Print this page
19 January 2021

"Test Coil Zero" on the Path to 40T

(Left) Reinforcement is co-wound between each pair of REBCO tapes. (Right) “Test Coil 0”, wound and instrumented just before being inserted into a 12T test bed magnet. (Left) Reinforcement is co-wound between each pair of REBCO tapes. (Right) “Test Coil 0”, wound and instrumented just before being inserted into a 12T test bed magnet. Ernesto Bosque and Brent Jarvis

A recent test coil with more than 1300 meters of conductor successfully demonstrated a new winding technique for insulated REBCO technology and was fatigue cycled to high strain for hundreds of cycles. This is the MagLab's first "two-in-hand" wound coil and the first fatigue cycling test of a coil of this size, both of which are very important milestones on the path to a 40T user magnet.

What did scientists discover?

Winding a superconducting test coil with two, parallel tapes, instead of just a single tape, was shown to be advantageous for use in future high-field high-temperature superconducting (HTS) magnets. A MagLab test coil was cycled 225 times at high strain (>0.5% on the conductor). The coil generated 12T in the presence of a 12T external magnetic field.

THE TOOLS THEY USED

HTS Winding Shop (MS&T) and the 14 T Cryogenic magnet (ASC)

Why is this important?

This "two-in-hand" test coil is a significant step towards a 40T user magnet at the MagLab. Operating at ~50% of the tapes’ critical current (i.e. maximum current carrying capability), the technology is marching closer to the target of 70% critical current in the final design. This coil is also significantly larger than any other coil that has been fatigue cycled over 100 times, containing more than five times more conductor than the next largest test coil. Energized to a current of 500A, cyclic testing of this coil also proved that the myriad of components necessary to build a magnet can perform well under these very high field conditions.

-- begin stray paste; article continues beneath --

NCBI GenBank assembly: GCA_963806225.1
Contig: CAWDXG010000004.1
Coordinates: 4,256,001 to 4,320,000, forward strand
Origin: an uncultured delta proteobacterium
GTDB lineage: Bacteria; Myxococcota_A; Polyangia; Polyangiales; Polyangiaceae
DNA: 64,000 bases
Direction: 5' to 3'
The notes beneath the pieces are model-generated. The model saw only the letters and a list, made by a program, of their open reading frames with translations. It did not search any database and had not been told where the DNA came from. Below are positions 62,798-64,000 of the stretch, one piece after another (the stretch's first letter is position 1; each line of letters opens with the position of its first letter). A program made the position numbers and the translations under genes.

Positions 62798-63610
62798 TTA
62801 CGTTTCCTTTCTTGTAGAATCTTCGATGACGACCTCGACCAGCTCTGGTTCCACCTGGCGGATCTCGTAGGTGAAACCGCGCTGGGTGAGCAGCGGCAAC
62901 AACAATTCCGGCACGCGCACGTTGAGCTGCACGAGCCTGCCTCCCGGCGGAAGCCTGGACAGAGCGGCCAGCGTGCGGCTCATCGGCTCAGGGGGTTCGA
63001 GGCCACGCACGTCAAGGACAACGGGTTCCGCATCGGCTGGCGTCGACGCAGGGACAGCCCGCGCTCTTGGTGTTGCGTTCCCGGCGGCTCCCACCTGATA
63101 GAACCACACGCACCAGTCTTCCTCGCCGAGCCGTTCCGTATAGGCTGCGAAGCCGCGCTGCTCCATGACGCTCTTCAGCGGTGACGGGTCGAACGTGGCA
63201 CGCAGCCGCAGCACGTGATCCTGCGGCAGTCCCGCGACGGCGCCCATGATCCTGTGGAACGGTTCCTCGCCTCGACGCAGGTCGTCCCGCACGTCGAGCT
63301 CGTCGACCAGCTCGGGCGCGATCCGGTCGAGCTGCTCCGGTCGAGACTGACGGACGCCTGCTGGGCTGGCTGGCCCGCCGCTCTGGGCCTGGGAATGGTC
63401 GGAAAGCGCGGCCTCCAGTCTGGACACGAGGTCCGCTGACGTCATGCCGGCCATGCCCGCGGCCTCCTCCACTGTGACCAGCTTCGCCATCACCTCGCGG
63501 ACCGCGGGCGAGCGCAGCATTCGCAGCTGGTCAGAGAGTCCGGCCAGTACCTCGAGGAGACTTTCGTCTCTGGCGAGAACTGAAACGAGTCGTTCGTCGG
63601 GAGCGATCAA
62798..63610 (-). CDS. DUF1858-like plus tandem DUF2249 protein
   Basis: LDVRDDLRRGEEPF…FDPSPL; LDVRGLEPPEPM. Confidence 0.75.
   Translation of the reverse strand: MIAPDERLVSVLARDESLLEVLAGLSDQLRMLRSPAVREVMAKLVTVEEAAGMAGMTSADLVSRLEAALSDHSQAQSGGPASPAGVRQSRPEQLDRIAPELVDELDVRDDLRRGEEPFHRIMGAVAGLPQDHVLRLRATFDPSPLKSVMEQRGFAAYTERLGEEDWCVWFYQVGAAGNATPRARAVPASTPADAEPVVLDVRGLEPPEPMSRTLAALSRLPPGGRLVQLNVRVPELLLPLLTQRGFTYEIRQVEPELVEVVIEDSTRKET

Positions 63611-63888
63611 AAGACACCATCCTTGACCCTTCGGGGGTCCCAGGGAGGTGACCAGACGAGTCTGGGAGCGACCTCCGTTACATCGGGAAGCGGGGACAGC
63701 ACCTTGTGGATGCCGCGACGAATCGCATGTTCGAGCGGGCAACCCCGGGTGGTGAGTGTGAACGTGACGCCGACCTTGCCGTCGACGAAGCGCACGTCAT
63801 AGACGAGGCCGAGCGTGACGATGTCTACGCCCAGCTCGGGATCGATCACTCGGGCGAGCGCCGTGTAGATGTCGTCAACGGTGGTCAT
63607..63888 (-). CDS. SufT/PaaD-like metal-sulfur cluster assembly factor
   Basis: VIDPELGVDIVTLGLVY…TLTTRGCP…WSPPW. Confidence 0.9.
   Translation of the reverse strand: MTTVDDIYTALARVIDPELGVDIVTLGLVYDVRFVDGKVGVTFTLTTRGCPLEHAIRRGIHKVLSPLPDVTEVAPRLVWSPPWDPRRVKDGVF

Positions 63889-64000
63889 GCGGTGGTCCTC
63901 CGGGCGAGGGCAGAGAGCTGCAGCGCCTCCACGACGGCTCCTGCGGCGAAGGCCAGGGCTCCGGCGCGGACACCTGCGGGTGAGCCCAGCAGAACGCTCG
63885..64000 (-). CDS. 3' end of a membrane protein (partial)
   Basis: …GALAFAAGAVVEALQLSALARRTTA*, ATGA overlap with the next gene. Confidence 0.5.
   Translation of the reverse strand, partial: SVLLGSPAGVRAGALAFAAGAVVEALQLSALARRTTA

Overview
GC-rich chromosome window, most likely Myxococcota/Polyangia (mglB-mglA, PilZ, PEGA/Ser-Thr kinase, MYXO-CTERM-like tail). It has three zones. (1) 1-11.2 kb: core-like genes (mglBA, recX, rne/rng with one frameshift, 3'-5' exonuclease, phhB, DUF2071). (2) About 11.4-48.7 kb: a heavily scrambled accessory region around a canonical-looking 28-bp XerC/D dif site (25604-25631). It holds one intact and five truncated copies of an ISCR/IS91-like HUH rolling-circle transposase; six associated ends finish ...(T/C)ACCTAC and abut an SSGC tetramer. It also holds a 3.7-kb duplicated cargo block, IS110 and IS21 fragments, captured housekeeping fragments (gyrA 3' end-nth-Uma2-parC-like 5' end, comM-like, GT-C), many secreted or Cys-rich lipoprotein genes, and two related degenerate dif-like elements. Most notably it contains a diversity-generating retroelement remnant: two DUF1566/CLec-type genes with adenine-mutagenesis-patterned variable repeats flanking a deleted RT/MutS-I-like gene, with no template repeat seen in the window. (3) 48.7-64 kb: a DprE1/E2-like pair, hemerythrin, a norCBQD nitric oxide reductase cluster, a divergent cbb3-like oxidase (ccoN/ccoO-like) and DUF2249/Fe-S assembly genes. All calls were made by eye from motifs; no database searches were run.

Who did the research?

E. Bosque, H. Bai, M. Bird, A. Gavrilin, S. Gundlach, B. Jarvis, K. Kim, D. Kolb-Bond, S. Marshall, A. Voran, P. Xu,

National MagLab

Why did this research need the MagLab?

The MagLab is host to a team of highly experienced magnet builders, designers, and analysts. Resources include high-field test bed magnets, and the ability to perform cutting-edge numerical modeling simulations that guide the testing plans.

Details for scientists

Funding

This research was funded by the following grants: G.S. Boebinger (NSF DMR-1644779; NSF DMR-1839796)


For more information, contact Ernesto Bosque.

Details

  • Research Area: Engineering Materials, Magnet Technology
  • Research Initiatives: Materials
  • Facility / Program: MS&T
  • Year: 2021
Last modified on 19 January 2021